Group Thinking

Topics: Self-esteem, Leadership, Sociology Pages: 3 (882 words) Published: June 13, 2013
Essay #4
Word Count 868
Final Draft
Have you ever been in a group of people where the group decision is different from your thoughts but you reject to speak up because of the group pressure? The Sociological idea of an individual losing control of their behavior when they are in a group is defined as Groupthink. Some recent studied prove that when humans are in group, their actions are directly affected by the interaction with the group. In addition, there are evidences in which proves that groupthink can produce negative outcomes.

The desire to be socially accepted and blend in with the rest is a powerful force. Numerous studies on groupthink have been done to illustrate human’s desire to be socially accepted. In the essay, “Conformity and Group Mentality” Samantha P. Lambert discussed one of the studies in which “college students often engage in…drinking games because of an anticipated outcome, or rather an outcome that some individuals intend to induce by participating such as new friendship relationships, and greater popularity” (Lambert ). This demonstrates how humans do whatever it takes just to fit in. It seems that our ambition of being socially accepted is so strong that we tend to be unconscious to our behavior. Despite the concerns of the negative impacts in absorbing alcohol, yet college students participate in drinking games just to be accepted by others.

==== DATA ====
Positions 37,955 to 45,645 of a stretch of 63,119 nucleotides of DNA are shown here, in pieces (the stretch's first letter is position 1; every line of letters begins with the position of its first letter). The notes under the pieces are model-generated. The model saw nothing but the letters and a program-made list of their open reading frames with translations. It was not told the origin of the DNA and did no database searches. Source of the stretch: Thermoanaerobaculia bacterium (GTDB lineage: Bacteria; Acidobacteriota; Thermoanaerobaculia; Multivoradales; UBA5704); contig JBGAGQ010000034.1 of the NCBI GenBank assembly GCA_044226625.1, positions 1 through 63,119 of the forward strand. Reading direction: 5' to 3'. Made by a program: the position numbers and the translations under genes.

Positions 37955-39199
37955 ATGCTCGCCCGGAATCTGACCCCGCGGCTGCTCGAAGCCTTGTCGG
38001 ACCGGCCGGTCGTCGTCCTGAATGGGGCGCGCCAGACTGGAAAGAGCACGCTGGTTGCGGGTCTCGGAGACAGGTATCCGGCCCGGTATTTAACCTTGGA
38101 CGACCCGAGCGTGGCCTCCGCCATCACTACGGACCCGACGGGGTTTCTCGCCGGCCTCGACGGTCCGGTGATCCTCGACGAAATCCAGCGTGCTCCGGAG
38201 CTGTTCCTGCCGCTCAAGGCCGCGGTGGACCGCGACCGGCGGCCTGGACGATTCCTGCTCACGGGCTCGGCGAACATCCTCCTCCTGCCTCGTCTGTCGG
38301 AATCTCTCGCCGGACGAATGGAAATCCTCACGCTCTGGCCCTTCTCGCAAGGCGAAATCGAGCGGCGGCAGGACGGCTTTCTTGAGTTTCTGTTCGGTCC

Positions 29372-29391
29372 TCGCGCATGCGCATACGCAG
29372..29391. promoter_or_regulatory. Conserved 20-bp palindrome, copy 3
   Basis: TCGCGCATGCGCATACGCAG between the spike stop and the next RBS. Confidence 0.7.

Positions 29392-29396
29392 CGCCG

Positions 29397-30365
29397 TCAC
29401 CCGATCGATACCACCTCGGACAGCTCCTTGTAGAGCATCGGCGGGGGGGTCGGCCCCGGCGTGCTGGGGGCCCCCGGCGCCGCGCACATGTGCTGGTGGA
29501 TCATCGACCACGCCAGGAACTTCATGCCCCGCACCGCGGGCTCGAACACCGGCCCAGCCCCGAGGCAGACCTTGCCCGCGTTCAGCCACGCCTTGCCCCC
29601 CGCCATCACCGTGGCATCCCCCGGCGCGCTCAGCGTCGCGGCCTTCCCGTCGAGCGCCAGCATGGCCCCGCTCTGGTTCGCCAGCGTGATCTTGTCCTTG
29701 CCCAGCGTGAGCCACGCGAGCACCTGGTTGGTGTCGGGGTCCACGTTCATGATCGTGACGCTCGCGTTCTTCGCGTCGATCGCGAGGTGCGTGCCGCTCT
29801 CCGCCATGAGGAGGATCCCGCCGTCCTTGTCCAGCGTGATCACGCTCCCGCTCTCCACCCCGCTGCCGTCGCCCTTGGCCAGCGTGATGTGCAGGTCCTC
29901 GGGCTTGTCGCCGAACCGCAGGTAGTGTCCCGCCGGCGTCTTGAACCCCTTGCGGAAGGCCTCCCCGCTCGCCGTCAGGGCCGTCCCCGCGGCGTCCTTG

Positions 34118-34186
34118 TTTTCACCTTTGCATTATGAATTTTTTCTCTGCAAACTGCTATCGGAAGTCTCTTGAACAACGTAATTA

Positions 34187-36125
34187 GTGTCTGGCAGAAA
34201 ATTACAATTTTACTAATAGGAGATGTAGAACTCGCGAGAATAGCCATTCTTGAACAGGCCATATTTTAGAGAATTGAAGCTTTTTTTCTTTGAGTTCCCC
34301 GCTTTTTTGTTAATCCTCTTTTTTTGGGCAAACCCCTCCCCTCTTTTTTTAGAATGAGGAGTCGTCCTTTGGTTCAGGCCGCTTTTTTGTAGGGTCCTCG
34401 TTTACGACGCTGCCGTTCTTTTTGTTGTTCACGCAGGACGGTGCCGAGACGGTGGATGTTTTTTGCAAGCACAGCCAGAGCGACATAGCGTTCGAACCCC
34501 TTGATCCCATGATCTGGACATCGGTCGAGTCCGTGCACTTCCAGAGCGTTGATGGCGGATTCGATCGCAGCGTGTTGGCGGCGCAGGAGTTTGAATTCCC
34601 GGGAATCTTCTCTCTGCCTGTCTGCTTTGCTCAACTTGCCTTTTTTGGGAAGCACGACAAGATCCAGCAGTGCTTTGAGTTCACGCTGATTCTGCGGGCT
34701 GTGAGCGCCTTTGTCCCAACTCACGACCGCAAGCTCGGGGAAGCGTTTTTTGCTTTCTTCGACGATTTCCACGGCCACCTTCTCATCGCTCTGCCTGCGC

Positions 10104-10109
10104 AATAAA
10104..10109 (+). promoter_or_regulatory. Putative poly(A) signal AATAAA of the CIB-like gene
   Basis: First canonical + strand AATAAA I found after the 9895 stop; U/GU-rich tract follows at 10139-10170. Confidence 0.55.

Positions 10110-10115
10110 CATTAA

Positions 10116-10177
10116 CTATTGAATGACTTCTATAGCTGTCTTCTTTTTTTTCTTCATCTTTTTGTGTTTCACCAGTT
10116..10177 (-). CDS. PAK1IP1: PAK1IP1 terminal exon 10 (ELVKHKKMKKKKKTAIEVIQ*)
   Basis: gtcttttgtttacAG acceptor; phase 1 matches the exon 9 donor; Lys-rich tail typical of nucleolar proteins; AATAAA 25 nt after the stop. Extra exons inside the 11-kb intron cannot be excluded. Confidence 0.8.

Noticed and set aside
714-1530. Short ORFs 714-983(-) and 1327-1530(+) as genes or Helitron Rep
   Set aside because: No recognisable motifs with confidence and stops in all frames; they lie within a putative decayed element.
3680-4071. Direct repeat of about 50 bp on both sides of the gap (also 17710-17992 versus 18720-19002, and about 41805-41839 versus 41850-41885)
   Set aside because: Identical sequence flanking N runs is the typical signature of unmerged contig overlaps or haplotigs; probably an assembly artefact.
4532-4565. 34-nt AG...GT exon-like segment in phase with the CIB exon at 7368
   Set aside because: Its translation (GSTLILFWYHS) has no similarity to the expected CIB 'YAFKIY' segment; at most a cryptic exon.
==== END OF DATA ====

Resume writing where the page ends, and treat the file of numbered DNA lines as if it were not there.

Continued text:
People’s behavior in a group can be motivated by their confidence. Self esteem determines how much influence a group has over an individual. People with low self esteem can easily be affected by the group. They quickly accept the group decision without questioning. The fear of being pressured by the group, or appearing unsupported leads those individuals to follow the group decisions without expressing their perspective. All that can be determine by how confident an individual is. However, individuals with high self esteem are not easily affected by groupthink. They are...

Cited: McCauley, Clark. "The Nature Of Social Influence In Groupthink: Compliance And Internalization." Journal Of Personality And Social Psychology 57.2 (1989): 250- 260. PsycINFO. Web. 7 Dec. 2011.
Fodor, Eugene M., and Terry Smith. "The Power Motive As An Influence On Group Decision Making." Journal Of Personality And Social Psychology 42.1 (1982): 178-185. PsycINFO. Web. 7 Dec. 2011.
Samantha, Lumbert P. "Conformity and Group Mentality." Great Ideas in Personality— Theory and Research. Web. 04 Dec. 2011. <>.
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